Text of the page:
Following this is the output section, which allows muting/levelling for the three available keyboard parts: main, lower and coupled (layered), so you can quickly tweak levels within your split, layered or main sounds without menu diving. This section also features a song recorder which allows the recording of audio (WAV) data to a USB stick. 

Finally (in this section), there are two assignable switches along with a chord freeze function (more usually found on synths) where you can hold any chord, freeze it and then play it from a single finger. There’s also transpose and a chord enhancer, which auto-adds notes to chords on certain sounds. 

In the middle is a clear white-on-black screen with four cursor buttons for navigation, and the ‘song level’ dial, which can be used for fast data entry. There’s menu-diving involved for tweaking effects and other parameters, but it’s easy enough to navigate. 

The S7’s T2L sound engine packs an impressive punch on paper and combines sampling and modelling technology, powered by a 12-layer quad-core processor. The samples were taken at 24bit/48kHz, with up to 15-second samples for the lower notes and ‘320 oscillator’ polyphony (ie, unlimited for big glisses!). 

These pianos really do sound great, and the inclusion of sympathetic resonance, note-off noise and pedal noise for the acoustic pianos really adds to the authentic feel and sound.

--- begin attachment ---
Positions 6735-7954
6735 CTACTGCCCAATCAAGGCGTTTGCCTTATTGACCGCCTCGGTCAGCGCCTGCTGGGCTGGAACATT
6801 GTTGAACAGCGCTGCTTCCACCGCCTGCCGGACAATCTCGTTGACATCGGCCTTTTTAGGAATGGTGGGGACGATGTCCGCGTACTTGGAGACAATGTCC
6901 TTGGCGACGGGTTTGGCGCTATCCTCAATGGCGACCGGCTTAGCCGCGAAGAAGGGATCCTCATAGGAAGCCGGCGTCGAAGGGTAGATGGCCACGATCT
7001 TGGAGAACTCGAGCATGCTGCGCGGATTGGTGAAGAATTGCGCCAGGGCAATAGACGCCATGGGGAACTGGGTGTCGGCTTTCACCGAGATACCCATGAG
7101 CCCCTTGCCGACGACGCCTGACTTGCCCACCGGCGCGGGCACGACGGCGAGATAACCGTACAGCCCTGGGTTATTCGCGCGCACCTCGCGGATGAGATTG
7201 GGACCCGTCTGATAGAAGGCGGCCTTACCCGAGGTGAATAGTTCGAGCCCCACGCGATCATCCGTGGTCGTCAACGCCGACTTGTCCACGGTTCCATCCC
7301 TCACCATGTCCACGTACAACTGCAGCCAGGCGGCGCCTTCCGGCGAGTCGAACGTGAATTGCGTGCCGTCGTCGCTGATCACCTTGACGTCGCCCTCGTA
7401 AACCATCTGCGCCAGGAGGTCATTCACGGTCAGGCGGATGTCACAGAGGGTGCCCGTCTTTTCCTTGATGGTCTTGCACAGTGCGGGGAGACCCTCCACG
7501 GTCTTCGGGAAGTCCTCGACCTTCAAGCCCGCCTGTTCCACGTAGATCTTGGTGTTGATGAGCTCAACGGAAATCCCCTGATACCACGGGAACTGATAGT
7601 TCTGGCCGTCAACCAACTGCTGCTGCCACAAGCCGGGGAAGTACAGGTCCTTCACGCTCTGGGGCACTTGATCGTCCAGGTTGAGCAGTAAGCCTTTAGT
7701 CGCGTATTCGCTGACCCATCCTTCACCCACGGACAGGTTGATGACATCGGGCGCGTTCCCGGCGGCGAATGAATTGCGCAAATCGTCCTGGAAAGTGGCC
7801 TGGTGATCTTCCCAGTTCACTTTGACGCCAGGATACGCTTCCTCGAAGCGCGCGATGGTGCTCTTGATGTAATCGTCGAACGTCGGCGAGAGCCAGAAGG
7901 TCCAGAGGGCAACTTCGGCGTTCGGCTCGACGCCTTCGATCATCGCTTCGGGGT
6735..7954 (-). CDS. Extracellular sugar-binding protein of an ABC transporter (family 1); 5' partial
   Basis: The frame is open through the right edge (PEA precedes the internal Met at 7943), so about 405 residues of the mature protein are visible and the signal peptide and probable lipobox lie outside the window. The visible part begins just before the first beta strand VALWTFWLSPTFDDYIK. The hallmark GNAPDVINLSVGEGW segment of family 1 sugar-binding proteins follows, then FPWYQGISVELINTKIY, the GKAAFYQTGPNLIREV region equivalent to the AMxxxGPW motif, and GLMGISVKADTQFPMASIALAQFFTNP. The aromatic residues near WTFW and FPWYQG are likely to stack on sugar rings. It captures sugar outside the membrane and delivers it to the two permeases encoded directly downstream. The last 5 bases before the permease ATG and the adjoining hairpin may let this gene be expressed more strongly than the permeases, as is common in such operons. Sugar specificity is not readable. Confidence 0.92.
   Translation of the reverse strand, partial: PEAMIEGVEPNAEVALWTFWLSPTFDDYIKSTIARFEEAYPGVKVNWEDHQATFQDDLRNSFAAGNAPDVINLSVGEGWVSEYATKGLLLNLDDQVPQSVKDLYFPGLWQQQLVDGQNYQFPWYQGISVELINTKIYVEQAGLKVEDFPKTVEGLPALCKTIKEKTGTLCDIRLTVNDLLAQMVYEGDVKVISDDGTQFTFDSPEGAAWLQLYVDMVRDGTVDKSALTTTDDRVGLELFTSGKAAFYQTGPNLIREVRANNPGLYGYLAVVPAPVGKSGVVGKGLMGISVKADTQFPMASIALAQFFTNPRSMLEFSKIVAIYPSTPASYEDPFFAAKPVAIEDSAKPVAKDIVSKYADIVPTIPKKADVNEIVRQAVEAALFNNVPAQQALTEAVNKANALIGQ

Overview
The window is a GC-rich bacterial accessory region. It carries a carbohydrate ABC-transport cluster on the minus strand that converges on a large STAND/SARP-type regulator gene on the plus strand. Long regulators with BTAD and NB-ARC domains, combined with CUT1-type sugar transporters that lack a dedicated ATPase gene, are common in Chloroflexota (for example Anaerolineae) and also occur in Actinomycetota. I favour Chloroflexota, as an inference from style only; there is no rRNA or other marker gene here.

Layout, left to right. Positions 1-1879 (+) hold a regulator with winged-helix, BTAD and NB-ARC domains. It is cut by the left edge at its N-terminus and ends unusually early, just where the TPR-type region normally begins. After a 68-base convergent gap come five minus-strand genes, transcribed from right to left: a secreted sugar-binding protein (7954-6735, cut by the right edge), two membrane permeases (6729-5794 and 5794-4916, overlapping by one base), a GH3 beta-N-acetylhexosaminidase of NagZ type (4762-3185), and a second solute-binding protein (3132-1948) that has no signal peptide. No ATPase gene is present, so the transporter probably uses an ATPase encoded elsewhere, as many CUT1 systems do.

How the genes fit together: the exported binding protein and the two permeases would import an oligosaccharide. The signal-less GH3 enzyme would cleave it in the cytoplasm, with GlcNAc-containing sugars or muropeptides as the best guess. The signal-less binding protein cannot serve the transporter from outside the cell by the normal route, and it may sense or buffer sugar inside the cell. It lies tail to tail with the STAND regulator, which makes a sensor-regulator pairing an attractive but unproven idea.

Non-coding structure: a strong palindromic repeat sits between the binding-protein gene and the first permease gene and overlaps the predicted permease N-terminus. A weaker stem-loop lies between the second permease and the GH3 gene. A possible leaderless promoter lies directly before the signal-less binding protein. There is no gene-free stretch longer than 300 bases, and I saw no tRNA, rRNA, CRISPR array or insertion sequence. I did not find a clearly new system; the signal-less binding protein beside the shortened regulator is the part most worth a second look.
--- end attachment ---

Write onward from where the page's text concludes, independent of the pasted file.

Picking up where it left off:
We found the overall playing experience to be immersive and inspiring, and the S7 has some serious acoustic piano sounds onboard, including six popular modern pianos and one ‘Fabrini collection’ piano. 

The selection of available sounds is versatile too, with a VIVO Grand and pop/rock variations, (plus an upright) and there are new sounds coming via Dexibell’s website soon. The electric pianos (whilst not being quite as authentic as the acoustic’s), do sound solid and they’re nicely dynamic, plus you have control over the bell, growl and cabinet resonance elements for adding more realism. 

With some reverb, auto-panning and a little overdrive/phaser you’re all set for making classic EP sounds and you’ll find Suitcase, Dyno, FM, Wurli and phaser EPs available. 

There’s a broad selection of other useful sounds including clavs (no wah/auto-wah effect), vibes, marimba, some good sounding B3 emulations (with a pretty decent rotary emulation, though no drawbar mode), some nice acoustic strings, plus useful synth sounds (including synth basses, leads, brass, super-saws and warm poly-pads). 

All things considered, this is a largely solid first launch into the competitive stage piano market. The S7 is priced right, it’s pretty portable and seemingly well-built, sounds great for the all-important piano sounds and has decent effects and connectivity. This newest kid on the block surely has a promising future!